Lessons from Vietnam and Bangladesh

File photo shows a worker sews a garment at a factory in Nam Dinh province, Vietnam.   | Photo Credit: AP

Vietnam and Bangladesh are on a roll. While Bangladesh has become the second largest apparel exporter after China, Vietnam’s exports have grown by about 240% in the past eight years. What has helped them? And what can India learn from them?

Two nations and their success stories

An open trade policy, a less inexpensive workforce, and generous incentives to foreign firms contributed to Vietnam’s success. Vietnam pursues an open trade policy mainly through Free Trade Agreements (FTAs) which ensure that its important trading partners like the U.S., the EU, China, Japan, South Korea and India do not charge import duties on products made in Vietnam. Vietnam’s domestic market is open to the partners’ products. For example, 99% of EU products will soon enter Vietnam duty-free.

Vietnam has agreed to change its domestic laws to make the country attractive to investors. Foreign firms can compete for local businesses. For example, EU firms can open shops, enter the retail trade, and bid for both government and private sector tenders. They can take part in electricity, real estate, hospital, defence, and railways projects. This model may not be good for India as it offers no protection to farmers or local producers from imports. Vietnam being a single-party state can ignore domestic voices.

Over a decade or so, large brands such as Samsung, Canon, Foxconn, H&M, Nike, Adidas, and IKEA have flocked to Vietnam to manufacture their products. Last year, Vietnam received investments exceeding $16 billion. As a result, Vietnam’s exports rose from $83.5 billion in 2010 to $279 billion in 2019.

In Bangladesh, large export of apparels to the EU and the U.S. make the most of the country’s export story. The EU allows the import of apparel and other products from least developed countries (LDCs) like Bangladesh duty-free. Sadly, Bangladesh may not have this facility in four to seven years as its per capita income rises and it loses the LDC status. Bangladesh is working smartly to diversify its export basket. India, as a good neighbour, accepts all Bangladesh products duty-free (except alcohol and tobacco).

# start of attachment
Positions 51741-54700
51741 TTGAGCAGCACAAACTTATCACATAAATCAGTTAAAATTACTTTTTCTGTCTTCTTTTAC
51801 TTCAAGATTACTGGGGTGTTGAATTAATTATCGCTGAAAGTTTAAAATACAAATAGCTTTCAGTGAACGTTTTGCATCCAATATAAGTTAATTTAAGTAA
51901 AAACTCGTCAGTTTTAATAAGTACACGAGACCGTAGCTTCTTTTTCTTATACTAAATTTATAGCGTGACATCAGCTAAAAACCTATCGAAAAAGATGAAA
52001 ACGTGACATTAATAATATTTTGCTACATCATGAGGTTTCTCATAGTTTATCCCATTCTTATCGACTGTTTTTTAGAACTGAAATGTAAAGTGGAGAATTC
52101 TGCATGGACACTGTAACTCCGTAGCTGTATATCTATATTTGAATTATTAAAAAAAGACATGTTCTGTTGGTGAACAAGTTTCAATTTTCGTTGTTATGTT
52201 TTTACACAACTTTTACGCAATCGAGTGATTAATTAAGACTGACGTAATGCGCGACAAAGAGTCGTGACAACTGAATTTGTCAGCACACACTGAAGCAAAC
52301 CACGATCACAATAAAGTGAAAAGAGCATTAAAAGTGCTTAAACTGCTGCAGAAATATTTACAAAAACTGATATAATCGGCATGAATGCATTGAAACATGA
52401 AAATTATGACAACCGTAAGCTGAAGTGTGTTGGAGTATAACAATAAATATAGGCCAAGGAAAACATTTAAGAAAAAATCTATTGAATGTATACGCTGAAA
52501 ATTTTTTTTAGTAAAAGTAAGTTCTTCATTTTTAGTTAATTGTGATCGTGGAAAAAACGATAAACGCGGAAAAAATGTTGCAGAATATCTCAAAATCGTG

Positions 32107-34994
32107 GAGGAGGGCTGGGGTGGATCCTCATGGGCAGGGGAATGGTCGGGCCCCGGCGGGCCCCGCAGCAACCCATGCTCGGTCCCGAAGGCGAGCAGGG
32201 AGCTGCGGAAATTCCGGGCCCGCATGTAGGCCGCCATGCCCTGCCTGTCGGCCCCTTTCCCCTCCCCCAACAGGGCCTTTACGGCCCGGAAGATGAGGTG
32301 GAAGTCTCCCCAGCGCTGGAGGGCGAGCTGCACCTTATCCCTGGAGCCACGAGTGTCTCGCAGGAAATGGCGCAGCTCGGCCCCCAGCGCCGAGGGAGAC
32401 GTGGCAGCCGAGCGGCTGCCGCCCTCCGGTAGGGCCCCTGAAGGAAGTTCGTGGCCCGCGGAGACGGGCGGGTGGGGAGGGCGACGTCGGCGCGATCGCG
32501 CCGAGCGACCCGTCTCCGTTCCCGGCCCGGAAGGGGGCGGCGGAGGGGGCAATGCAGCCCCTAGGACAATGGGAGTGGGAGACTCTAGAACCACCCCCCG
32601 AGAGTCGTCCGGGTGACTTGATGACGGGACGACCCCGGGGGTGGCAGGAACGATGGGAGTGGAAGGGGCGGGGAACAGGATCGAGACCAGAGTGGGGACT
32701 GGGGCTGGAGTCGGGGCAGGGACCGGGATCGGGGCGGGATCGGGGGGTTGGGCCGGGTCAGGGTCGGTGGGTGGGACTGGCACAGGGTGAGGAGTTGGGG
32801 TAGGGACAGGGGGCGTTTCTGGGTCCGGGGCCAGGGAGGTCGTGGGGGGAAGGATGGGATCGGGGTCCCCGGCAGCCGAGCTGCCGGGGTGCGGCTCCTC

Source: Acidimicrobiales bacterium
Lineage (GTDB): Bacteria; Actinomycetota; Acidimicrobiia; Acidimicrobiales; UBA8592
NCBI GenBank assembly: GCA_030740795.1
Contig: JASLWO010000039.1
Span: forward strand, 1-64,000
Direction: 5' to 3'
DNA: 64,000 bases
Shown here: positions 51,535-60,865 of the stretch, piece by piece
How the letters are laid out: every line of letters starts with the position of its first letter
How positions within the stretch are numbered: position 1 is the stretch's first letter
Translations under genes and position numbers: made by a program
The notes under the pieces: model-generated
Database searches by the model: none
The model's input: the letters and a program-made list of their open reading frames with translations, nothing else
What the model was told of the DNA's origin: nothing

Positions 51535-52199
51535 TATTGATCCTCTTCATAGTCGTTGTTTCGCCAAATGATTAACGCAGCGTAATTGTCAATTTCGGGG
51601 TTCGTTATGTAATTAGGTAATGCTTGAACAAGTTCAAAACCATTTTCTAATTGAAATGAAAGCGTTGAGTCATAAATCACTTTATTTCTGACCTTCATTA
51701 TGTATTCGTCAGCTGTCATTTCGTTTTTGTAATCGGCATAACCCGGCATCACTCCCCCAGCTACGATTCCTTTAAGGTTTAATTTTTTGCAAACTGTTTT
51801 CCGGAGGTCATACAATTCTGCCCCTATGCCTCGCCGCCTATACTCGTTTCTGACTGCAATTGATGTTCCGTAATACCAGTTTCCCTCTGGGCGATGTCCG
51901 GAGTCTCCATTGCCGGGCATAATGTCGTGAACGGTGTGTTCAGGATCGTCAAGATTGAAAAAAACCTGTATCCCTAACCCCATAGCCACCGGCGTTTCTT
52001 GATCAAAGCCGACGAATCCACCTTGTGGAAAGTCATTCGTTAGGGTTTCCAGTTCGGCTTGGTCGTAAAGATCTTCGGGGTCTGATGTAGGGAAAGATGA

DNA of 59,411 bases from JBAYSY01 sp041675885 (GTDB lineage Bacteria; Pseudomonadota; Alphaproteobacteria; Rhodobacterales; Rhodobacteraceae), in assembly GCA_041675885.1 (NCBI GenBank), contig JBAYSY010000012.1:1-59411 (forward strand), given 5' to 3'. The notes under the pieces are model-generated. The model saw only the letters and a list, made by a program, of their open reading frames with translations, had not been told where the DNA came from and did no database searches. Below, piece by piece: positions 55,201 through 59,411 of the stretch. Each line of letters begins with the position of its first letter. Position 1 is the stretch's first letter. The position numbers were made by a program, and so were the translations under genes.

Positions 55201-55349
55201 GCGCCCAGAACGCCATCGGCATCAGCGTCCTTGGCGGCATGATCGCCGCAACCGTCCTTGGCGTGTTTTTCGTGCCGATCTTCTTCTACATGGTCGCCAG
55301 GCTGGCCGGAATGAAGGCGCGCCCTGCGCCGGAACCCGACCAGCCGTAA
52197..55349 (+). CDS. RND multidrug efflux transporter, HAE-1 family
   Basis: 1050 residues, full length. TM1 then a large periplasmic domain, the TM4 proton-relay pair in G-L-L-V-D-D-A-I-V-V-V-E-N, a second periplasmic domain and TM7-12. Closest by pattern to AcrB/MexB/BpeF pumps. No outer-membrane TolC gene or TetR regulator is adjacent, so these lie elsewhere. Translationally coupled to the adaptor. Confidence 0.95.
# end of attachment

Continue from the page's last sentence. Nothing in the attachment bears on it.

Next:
Vietnam and Bangladesh have gained enormously from trade. Trade has created wealth and employment and lifted millions above the poverty level in less than two decades. Which elements of Vietnam and Bangladesh models should India emulate?

The key learning from Bangladesh is the need to support large firms for a quick turnover. Large firms are better positioned to invest in brand building, meeting quality requirements, and marketing. Small firms begin as suppliers to large firms and eventually grow. Vietnam has changed domestic rules to meet the needs of investors. Yet, most of Vietnam’s exports happen in five sectors. In contrast, India’s exports are more diversified. The Economic Complexity Index (ECI), which ranks a country based on how diversified and complex its manufacturing export basket is, illustrates this point. The ECI rank for China is 32, India 43, Vietnam 79, and Bangladesh 127. India, unlike Vietnam, has a developed domestic and capital market. To further promote manufacturing and investment, India could set up sectoral industrial zones with pre-approved factory spaces. A firm should walk in to start operations in a few weeks. There should be no need to search for land or obtain many approvals.

The quick build-up of exports in Vietnam resulted from large MNC investments. But most of its electronics exports are just the final assembly of goods produced elsewhere. In such cases, national exports look large, but the net dollar gain is small. China also faces this issue.

Focus on organic economic growth

Should a country promote trade at the expense of other sectors? To understand this, let’s look at the export to GDP ratio (EGR). Vietnam’s EGR is 107%. Such high dependence on exports brings dollars but also makes a country vulnerable to global economic uncertainty. The EGR of large economies/exporting countries is a much smaller number. The U.S.’s EGR is 11.7%, Japan’s is 18.5%, India’s is 18.7%. Even for China, with all its trade problems, the EGR is 18.4%. Most such countries, including India, follow an open trade policy, sign balanced FTAs, restrict unfair imports, and have a healthy mix of domestic champions and MNCs. While export remains a priority, it is not pursued at the expense of other sectors of the economy. The focus is on organic economic growth through innovation and competitiveness. With reforms promoting innovation and lowering the cost of doing business, India is poised to attract the best investments and integrate further with the global economy.

Ajay Srivastava is an Indian Trade Service officer. Views are personal

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Printable version | Oct 16, 2021 1:10:46 AM |

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